If you could give more detail on the changes, we could probably give more specific advice.

It looks like you are just talking about teaching staff, but presumably support staff (and probably their union, most likely Unison but maybe some GMB) are going to be affected as well.

You mention job cuts, but also pay cuts or demotion. I can't really see how teachers could be getting their pay cut unless there is some sort of retention payment being cut, or unless some teachers move grades in the restructuring.

In general, if staff are very divided, between different unions and those not in unions, and people won't stick together then your friend will be very limited in what they can do.

However, school staff potentially have a lot of industrial power (as if they strike, parents have to miss work to look after their kids) so there is definitely potential to fight this and win - in many areas, for example there are effective no compulsory redundancy agreements for teachers. If people want to take strike action as well, the NUT will often pay strikers' for wages for the duration of the dispute.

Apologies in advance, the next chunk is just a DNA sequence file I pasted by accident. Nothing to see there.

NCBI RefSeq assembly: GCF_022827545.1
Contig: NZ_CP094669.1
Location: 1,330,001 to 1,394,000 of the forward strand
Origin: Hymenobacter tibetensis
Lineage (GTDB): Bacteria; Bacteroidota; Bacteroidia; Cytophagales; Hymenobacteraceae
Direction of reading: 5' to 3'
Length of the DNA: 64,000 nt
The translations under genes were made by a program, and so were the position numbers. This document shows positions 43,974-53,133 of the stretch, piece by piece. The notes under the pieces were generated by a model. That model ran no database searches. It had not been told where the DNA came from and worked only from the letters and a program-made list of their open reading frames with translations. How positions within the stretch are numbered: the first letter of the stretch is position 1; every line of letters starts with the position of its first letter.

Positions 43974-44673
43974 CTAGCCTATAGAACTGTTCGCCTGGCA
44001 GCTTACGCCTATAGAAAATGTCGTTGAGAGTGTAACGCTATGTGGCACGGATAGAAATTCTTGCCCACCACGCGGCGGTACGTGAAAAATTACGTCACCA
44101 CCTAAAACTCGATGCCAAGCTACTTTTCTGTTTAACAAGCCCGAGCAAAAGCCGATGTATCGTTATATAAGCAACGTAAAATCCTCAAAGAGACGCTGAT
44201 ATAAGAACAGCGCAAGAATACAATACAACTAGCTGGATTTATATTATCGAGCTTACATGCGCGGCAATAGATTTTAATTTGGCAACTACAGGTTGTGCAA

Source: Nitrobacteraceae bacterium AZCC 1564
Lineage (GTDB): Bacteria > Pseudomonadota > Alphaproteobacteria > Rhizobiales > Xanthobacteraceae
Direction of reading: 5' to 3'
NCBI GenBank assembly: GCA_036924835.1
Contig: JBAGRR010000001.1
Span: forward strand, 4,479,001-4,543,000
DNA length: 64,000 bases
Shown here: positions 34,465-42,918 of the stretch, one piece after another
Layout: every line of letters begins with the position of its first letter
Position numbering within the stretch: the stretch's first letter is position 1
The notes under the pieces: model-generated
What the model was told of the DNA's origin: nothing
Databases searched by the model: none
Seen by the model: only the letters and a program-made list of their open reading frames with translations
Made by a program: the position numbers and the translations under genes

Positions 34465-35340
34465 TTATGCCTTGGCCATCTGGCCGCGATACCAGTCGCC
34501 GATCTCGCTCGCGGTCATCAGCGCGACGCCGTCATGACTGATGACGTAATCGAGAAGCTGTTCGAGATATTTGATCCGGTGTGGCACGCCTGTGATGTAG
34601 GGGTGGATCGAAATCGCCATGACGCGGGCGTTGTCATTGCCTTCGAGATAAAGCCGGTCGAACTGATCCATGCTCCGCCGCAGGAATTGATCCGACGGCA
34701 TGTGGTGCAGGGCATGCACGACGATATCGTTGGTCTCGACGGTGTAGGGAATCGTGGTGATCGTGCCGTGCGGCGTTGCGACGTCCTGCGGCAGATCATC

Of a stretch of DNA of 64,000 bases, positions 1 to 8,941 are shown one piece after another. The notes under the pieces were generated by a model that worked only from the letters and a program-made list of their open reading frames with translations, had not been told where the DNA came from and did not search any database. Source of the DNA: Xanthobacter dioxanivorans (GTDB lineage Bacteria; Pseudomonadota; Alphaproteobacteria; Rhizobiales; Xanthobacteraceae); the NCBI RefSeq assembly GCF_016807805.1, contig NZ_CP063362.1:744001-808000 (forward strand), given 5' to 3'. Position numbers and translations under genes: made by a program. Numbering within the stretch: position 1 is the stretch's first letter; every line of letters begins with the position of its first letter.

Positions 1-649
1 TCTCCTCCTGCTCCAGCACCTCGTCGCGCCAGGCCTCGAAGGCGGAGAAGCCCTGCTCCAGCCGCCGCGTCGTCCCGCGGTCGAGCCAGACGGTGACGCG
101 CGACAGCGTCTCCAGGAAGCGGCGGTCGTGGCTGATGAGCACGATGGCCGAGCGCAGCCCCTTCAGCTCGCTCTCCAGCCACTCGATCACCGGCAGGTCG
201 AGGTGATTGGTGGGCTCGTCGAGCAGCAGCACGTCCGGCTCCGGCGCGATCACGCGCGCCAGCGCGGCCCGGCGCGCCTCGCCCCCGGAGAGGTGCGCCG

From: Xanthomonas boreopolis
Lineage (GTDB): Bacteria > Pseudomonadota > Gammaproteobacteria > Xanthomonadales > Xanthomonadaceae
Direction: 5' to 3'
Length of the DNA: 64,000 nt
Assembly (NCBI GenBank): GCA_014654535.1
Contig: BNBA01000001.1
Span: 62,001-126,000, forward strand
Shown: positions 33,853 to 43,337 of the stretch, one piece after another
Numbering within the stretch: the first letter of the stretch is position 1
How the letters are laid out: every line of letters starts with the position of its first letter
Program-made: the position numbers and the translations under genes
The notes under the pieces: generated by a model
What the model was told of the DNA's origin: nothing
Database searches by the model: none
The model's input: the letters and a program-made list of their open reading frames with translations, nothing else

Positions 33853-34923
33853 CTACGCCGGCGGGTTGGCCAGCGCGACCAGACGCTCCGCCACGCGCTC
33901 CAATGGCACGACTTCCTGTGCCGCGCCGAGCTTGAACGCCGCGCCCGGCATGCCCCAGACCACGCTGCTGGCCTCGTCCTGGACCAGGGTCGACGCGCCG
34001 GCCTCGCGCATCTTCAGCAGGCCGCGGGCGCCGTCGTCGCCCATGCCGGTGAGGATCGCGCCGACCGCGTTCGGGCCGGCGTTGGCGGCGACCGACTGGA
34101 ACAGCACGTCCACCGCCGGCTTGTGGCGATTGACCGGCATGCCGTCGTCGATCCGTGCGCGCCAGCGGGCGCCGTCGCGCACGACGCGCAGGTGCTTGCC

The best thing for your friend to do would be to try to get a meeting for all staff, in all unions and those not in the union, including support staff and try to get people talking about resisting it collectively.

If a dispute gets going, they should try to enlist the support of pupils, parents, possibly governors and the community as a whole.

Where is the school? Depending on where it is there may also be outside groups which can help, like Solfed, AF or some local radical group.

The Anti-Academies Alliance also has loads of information on campaigning against academy status, you should check out their website:
http://www.antiacademies.org.uk/

Caiman del Barrio
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May 7 2011 17:49